One of the key lessons to be taken from Bastrop County’s recovery that was stressed strongly by Clara Beckett, and is directly related to Paradise’s next major hurdle, involves the extreme hazard posed by standing burned trees and the need to remove them in a timely manner. According to Beckett, “getting out and getting those chain saws going is critical.” One of her greatest concerns was for “the survivors who were putting themselves in harm’s way by having to continue to drive through neighborhoods with hazardous trees.” Bastrop County had approximately 200,000 trees whose removal was essential. The local utility company aggressively removed the first 100,000 in order to restore their infrastructure. As for the remaining 100,000 trees, Beckett explained that they were reimbursed for the cost of removal by a combination of funds from FEMA and lobbying the state legislature. The complete process took 2 ½ years.
Another similarity, despite the total number of trees affected, is the predominant type of tree in each location. The trees populating the area affected in the Bastrop County Complex Fire were almost exclusively a type of softwood pine that poses a significant hazard after being burned. In Paradise, keeping in mind that there was a much greater number of trees affected, approximately 800,000 at last count, and comprised a greater variety of tree species including some considered less dangerous after being burned; the largest portion of those trees are Ponderosa Pines, another type of softwood pine similar to those deemed extremely hazardous in Bastrop County.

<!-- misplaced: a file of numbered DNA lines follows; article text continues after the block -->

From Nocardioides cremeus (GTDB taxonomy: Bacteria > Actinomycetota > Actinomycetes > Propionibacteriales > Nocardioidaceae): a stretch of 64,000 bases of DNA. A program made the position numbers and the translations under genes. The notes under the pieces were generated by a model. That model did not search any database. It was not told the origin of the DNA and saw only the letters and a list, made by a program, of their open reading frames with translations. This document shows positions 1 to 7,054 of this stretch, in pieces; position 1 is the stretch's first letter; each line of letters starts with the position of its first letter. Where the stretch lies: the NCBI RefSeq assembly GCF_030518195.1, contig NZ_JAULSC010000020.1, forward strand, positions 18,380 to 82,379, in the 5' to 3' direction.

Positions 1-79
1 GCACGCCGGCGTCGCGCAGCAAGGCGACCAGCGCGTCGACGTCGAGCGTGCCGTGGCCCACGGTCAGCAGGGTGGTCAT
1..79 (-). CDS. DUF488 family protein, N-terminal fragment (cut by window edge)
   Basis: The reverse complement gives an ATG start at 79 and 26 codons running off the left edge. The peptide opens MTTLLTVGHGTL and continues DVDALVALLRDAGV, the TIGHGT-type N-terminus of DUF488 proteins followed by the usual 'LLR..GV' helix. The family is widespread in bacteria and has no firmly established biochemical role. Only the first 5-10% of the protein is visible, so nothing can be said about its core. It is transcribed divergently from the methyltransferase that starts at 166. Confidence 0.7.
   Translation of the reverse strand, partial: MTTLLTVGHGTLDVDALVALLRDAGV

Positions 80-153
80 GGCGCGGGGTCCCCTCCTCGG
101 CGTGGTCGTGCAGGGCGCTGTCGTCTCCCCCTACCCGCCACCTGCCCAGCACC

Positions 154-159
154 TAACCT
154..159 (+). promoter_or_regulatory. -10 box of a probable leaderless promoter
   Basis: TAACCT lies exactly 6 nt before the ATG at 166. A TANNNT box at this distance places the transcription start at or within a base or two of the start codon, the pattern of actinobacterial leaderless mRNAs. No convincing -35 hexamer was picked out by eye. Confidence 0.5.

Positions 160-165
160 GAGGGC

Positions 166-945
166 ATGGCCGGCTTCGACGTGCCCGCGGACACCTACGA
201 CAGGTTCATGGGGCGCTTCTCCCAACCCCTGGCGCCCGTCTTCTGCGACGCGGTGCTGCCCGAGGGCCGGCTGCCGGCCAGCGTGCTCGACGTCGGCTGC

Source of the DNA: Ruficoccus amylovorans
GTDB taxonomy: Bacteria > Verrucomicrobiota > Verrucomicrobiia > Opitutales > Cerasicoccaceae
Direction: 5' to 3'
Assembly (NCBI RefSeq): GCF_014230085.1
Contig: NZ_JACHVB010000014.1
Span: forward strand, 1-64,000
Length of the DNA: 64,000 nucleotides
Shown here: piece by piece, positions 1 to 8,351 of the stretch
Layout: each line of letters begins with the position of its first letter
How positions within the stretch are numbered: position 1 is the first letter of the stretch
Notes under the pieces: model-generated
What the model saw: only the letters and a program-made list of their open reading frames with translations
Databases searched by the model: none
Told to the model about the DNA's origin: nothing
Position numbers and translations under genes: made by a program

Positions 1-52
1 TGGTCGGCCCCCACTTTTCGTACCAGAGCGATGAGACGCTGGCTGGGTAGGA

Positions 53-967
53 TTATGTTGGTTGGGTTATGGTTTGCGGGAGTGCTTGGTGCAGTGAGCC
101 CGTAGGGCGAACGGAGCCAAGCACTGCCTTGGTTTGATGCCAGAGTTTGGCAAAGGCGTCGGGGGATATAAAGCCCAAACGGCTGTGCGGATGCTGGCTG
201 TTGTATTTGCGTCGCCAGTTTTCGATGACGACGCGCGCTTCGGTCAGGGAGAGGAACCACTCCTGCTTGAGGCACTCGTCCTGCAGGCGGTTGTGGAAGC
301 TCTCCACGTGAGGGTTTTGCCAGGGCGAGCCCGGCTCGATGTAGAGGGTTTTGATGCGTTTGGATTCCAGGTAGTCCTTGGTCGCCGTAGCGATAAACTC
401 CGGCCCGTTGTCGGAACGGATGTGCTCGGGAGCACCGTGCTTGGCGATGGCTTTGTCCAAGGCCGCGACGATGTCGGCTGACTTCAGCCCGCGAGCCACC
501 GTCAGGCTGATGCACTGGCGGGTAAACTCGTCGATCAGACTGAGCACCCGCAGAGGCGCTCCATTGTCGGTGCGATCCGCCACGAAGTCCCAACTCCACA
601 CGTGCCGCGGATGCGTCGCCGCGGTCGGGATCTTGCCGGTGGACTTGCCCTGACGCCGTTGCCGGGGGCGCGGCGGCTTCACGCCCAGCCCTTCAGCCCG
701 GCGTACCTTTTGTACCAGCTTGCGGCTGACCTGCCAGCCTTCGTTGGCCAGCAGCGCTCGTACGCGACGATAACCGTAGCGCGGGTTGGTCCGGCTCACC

When asked for her thoughts about the progress made so far toward Paradise’s recovery, Beckett was quick to note that although progress may seem to be moving very slowly, through her eyes it’s moving very quickly. “If [she] hadn’t seen it for herself, [she] wouldn’t have believed it.” At this point in the overall recovery process, she estimates that Paradise is a year ahead of where she had been at this point in Bastrop. Encouraged by comments such as these, Grace Koch, Chief Deputy Director at Cal OES, recalled how heartbroken she was when she visited Paradise last November and how amazed she is now by the progress made through the partnerships of many of the organizations represented in the room. Robert Troy, Federal Disaster Recovery Coordinator for FEMA, reiterated Koch’s sentiments by emphasizing the incredibly strong relationship between FEMA and Cal OES that is strengthened further through both organizations’ weekly engagements with local partners. To provide another glimmer of hope, Troy cleverly pointed to the re-building of Chicago in the wake of its great fire, which resulted in it now being one of the best-planned cities in the United States.
Perhaps the most encouraging takeaway from this meeting is that the State does not intend that its role in recovery come to a stop when the last parcel of land is cleared of debris. California’s commitment to Paradise’s long-term recovery and to the support of its resilient community of survivors is resolute and defined by a bright vision of Paradise’s future.